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Zip line, Alpine slide coming to West Mountain

Zip line, Alpine slide coming to West Mountain

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West Mountain
Erin Reid Coker - An aerial view of West Mountain in Queensbury on Wednesday October 14, 2009.

QUEENSBURY - The Queensbury Planning Board on Tuesday unanimously approved plans for West Mountain Ski Center to construct a "zip line" gravity-powered thrill ride and an Alpine slide, said town Zoning Administrator Craig Brown.

The approval is conditional on the town engineer approving "a couple of minor issues," Brown said.

"During the review, the engineer provided some comments and questions about some soil stabilization and erosion control," he said.

"If we can get everything rolling in the next few weeks, I'm thinking maybe we could have it (the zip line) open by July 4th," said Mike Barbone, the ski center's owner.

The Alpine slide will take a little longer because it has to be custom manufactured for the site, said Jonathan Lapper, a lawyer for the ski center.

"The zip line is about 3,300 feet long. It will run down the existing northwest ski trail," Lapper said.

The slide will be built just behind the lodge.

A zip line carries people through the air over treetops at a fast speed. The rider is strapped into a harness, and the harness is hooked to a cable attached at two distant points.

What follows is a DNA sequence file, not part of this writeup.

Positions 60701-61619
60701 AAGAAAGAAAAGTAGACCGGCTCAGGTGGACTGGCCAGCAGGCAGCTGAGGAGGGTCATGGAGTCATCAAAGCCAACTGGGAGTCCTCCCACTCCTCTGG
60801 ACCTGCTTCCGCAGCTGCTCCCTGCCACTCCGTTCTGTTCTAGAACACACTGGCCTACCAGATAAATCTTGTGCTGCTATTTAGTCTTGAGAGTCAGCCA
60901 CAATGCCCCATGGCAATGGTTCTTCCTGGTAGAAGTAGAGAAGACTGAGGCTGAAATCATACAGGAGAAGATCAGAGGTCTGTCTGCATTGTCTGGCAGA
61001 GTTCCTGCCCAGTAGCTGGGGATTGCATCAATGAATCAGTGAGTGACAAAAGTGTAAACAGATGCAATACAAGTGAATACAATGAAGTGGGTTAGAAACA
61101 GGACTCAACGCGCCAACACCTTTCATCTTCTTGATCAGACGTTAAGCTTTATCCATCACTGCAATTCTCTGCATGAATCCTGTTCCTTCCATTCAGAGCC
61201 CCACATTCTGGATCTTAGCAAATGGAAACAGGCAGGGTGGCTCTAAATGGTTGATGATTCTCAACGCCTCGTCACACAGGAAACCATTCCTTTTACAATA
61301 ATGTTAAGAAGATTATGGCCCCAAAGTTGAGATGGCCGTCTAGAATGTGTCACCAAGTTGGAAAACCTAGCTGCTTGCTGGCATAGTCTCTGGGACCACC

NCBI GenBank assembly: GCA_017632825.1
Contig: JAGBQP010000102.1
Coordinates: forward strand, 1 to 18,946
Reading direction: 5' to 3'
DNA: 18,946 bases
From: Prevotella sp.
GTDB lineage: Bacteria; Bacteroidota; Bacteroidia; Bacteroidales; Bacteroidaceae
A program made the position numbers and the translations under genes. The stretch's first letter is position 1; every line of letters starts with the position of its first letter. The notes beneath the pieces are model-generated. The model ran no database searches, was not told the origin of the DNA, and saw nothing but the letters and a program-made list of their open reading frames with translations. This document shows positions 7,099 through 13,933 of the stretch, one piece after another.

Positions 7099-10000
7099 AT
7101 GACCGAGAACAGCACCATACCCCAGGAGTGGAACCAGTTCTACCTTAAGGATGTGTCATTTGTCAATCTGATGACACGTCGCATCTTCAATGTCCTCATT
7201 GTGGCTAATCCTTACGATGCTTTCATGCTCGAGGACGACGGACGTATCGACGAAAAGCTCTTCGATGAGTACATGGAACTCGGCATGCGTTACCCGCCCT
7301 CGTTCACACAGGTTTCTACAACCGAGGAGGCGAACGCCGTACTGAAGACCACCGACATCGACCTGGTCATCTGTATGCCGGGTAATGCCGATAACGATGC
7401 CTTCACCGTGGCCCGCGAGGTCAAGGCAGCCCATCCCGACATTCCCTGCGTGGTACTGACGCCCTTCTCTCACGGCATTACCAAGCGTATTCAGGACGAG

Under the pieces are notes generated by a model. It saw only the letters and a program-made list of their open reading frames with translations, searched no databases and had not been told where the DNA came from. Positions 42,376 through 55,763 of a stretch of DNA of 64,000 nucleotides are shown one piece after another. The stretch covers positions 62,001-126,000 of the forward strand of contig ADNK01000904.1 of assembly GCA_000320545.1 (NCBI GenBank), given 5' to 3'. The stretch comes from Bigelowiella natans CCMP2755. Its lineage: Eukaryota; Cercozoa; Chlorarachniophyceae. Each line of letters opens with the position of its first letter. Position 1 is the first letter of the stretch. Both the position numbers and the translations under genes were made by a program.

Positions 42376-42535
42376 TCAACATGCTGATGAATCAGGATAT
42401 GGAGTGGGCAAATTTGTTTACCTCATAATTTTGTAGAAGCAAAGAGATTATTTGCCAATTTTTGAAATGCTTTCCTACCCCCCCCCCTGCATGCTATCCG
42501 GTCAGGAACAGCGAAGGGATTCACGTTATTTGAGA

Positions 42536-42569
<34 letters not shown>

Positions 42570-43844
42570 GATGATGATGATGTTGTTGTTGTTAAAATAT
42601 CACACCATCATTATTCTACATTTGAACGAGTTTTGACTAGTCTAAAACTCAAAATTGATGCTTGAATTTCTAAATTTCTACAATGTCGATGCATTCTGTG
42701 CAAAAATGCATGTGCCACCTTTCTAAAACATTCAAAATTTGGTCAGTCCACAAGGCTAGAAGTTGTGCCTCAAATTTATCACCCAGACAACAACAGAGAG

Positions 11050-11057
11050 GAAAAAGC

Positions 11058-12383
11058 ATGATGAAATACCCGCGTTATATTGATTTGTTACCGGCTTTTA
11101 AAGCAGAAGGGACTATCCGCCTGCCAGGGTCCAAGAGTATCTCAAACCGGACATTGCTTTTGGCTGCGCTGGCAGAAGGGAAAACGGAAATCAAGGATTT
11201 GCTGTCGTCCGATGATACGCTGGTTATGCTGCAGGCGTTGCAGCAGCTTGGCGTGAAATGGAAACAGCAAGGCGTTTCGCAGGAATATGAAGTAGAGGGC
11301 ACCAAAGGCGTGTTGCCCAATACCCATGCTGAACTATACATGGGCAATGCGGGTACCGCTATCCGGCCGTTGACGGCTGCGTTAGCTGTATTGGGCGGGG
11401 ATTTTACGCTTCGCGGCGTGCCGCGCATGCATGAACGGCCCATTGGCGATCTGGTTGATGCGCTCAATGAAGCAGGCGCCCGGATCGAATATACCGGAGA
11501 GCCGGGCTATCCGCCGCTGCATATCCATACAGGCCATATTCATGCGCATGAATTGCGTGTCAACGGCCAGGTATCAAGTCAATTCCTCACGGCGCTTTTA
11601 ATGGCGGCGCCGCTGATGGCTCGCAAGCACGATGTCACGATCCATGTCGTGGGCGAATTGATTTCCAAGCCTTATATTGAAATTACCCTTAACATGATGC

Gravity pulls the rider down the mountain.

"It's going to go from zero to 57 miles an hour." Barbone said.

Warren County Tourism Director Catherine Johnson said the new rides are the type of activity people will want to do more than once.

"You're going to love it and want to do it more and more," she said.

Johnson said it will be another activity in the summer and fall to attract group tours and day trips.

"There will be some people that will make the extra trip just to come and do this, certainly," she said.

The new features will expand the ski center's operation to year-round and increase its financial viability, said Queensbury 1st Ward Councilman Anthony Metivier.

"The ski industry as a whole has found it increasingly impossible to stay in business with being a one-season business," he said. "So the implications of this is much greater than just an economic impact in the summertime.

"It's going to keep West Mountain a viable entity for many years."

Barbone said about 50 previously seasonal jobs will now be year-round jobs.

"I think it's going to change West Mountain and bring West Mountain where it ought to be," he said.

Barbone said prices will be determined once he completes research about pricing and packages available at other ski centers.

"What we want to try to do is sell six-pack tickets and stuff like that," he said.


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